Greed and Christian Deontological Considerations

It is worth examining the idea of greed under an ethical/moral framework.  To this end, we attempt to apply Christian moral philosophy to the idea of wealth and greed by examining what the tradition says on the subject.

The question to ask is whether being wealthy is right.  Is it moral to make money?  The answer is yes, if the condition of the heart is right.

Christian ethics proposes that God wants to bless His followers, and that He will always provide for them.  Deuteronomy 7:13 says “…He will bless the fruit of your womb, the crops of your land – your grain, new wine and olive oil – the calves of your herds…”  We do not need to worry about money as God will provide for us according to Matthew, chapter 6, verses 25-33.  The passage details how God has provided more than enough food for the birds, and how beautiful the flowers of the fields are dressed, even though these things will not last. With this mindset, we should not be greedy, as greed is in direct opposition to the trust we are to have.

An important factor to consider is that we are not the ultimate owners of our wealth.   Anything God provides us, whether it is food to eat, clothes to wear, or millions of dollars from a successful private equity fund, is not ours but His.  Psalm 24:1-2 says the following: “The earth is the Lord’s, and everything in it, the world, and all who live in it; for He founded it on the seas and established it on the waters.”  God created it all, and He owns it all.  When one fully grasps this idea and submits to it, one quickly sees how insignificant they and “their” wealth are in comparison to God; they see the foolishness in the greed of possessions and the accumulation of wealth.

According to Christian ethics, it is not enough to simply sit back and let God bless you.  He calls us to action, and commands us to be good stewards of that which He has provided.  Luke 12:48 states “…From everyone who has been given much, much will be demanded; and from the one who has been entrusted with much, much more will be asked”.  This idea of good stewardship and action on our part is clearly set forth in the Parable of the Talents, recorded in the book of Matthew, Chapter 25, verses 14-30.

In this parable, there are three servants, each of whom their master entrusted a portion of his wealth.  Two of the servants, having received the most, invested the money wisely and earned a handsome return on it.  The third servant, given the least, feared that the small amount might be lost, so he hid it in the ground.  When the master returned, he called the servants to see what they had done with the wealth that was entrusted to them.  He was pleased with the two who had trusted and wisely invested the funds, but called the third servant wicked and lazy, as he did not even earn interest on the funds due to his fear and inaction.  Through this parable, we can see the ethos of using what we have been entrusted with wisely to the benefit of those around us.  This idea is in stark contrast to the idea of personal wealth accumulation and greed.  Greed, or hoarding, is not ethical, and those who do so out of personal gain or fear rather than using what they have been given for good will be judged accordingly.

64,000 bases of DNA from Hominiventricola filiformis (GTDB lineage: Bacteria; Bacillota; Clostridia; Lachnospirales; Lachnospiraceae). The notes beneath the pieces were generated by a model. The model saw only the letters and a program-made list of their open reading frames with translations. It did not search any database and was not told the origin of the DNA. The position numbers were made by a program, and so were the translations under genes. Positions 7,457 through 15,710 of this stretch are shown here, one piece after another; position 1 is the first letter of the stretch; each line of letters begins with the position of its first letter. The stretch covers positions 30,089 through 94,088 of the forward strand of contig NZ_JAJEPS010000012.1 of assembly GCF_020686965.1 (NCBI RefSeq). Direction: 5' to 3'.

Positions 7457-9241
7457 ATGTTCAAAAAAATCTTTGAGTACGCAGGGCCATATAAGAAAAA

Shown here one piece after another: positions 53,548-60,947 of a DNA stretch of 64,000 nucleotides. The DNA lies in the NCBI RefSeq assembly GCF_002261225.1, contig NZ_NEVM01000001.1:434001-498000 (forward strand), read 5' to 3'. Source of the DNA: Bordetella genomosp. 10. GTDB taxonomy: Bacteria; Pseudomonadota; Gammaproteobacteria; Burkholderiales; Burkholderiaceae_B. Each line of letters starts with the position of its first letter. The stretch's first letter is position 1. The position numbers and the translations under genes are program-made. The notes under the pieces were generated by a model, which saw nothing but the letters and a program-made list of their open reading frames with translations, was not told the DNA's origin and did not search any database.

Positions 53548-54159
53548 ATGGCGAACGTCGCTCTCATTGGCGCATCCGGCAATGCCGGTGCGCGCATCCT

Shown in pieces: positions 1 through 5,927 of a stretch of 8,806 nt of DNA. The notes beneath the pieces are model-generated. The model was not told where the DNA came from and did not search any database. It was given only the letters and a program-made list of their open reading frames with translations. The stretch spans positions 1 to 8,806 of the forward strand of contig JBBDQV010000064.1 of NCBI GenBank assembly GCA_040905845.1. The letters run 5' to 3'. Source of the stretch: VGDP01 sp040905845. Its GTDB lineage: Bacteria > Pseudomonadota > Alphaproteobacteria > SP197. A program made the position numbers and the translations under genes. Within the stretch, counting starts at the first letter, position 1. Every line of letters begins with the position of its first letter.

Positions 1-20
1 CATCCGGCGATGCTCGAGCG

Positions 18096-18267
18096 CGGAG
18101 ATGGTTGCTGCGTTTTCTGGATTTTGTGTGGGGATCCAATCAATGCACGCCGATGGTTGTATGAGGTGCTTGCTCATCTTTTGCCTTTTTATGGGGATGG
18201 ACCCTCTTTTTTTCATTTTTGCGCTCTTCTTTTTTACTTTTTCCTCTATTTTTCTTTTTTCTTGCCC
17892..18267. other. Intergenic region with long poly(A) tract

Christian ethics clearly proposes humans are not the ultimate possessors of wealth but must instead be good stewards.  To do otherwise is ethically wrong, whether in the context of talents, time, or financial success in investments.  So what about being greedy?  While the previous ideas should be enough to convince someone not to be filled with greed according to Christian ethics, clearly many struggle to uphold this principle. Matthew 6:24 states: “No one can serve two masters.  Either you will hate the one and love the other, or you will be devoted to the one and despise the other.  You cannot serve both God and money”

Further warning of greed is found in the book of Proverbs:

“The greedy bring ruin to their households, but the one who hates bribes will live” – Proverbs 15:27

Thus, being wealthy, having success financially, is not unethical in itself.  Our ethical evaluation is determined by how one gets wealth, uses wealth, and approaches wealth. 1 Timothy 6:10 says “For the love of money [not money itself] is the root of all kinds of evil.  Some people, eager for money, have wandered from the faith and pierced themselves with many griefs”.  These words were written two millennia ago, but they still are applicable to evaluating the ethics of how wealth is generated by private equity funds.






Thomas More Griffin | “Effect of the recession on private equity and leveraged buy-outs (LBOS): Burned, but the phoenix is rising from the ashes” | March 2010 | Web, accessed 11-20-12


Wikipedia | “Private Equity Fund” | November 2012 | Web, accessed 11-20-12


Bible Gateway | Zondervan Corporation, LLC, ©1995-2010 | Web, accessed 11-20-12


Daniel Sweet | “Parable of the Talents: True Meaning Explained” | God’s Word First | Web, accessed 11-20-12


Photo: Courtesy of Flickr: Peter Elman Photos